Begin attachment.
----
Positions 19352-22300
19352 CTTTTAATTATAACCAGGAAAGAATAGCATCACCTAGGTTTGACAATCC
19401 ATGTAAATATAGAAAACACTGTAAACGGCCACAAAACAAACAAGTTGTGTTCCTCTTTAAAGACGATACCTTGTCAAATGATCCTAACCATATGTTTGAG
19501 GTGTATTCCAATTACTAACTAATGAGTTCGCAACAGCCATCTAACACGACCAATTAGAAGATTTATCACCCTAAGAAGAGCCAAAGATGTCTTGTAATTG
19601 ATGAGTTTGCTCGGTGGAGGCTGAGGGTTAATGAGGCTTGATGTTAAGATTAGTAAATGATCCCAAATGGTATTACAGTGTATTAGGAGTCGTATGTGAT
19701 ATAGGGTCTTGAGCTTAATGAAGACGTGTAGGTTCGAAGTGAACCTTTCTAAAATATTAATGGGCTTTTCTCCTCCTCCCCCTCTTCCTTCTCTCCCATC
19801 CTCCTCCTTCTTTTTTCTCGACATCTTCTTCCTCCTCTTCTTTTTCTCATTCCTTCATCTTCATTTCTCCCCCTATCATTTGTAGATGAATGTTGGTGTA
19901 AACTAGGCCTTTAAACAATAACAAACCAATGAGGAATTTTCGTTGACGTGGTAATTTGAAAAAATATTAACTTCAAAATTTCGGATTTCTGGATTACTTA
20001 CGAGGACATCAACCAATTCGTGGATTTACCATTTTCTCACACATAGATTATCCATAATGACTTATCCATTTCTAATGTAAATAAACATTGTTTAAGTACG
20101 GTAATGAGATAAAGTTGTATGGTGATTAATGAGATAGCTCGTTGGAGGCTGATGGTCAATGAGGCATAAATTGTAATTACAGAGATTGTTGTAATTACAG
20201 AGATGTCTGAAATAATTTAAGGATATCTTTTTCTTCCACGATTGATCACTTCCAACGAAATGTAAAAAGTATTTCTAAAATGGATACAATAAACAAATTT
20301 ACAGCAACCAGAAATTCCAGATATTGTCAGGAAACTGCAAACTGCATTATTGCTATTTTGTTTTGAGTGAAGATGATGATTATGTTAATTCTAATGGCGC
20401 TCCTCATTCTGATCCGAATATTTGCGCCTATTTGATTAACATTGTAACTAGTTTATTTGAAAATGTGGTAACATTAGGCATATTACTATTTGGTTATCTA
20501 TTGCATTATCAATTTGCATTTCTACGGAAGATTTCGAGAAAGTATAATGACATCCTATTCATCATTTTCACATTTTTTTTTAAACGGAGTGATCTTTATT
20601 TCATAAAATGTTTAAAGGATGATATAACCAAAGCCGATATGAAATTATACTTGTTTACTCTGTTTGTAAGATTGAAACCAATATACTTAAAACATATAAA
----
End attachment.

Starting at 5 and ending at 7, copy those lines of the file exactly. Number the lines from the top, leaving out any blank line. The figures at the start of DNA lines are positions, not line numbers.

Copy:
19601 ATGAGTTTGCTCGGTGGAGGCTGAGGGTTAATGAGGCTTGATGTTAAGATTAGTAAATGATCCCAAATGGTATTACAGTGTATTAGGAGTCGTATGTGAT
19701 ATAGGGTCTTGAGCTTAATGAAGACGTGTAGGTTCGAAGTGAACCTTTCTAAAATATTAATGGGCTTTTCTCCTCCTCCCCCTCTTCCTTCTCTCCCATC
19801 CTCCTCCTTCTTTTTTCTCGACATCTTCTTCCTCCTCTTCTTTTTCTCATTCCTTCATCTTCATTTCTCCCCCTATCATTTGTAGATGAATGTTGGTGTA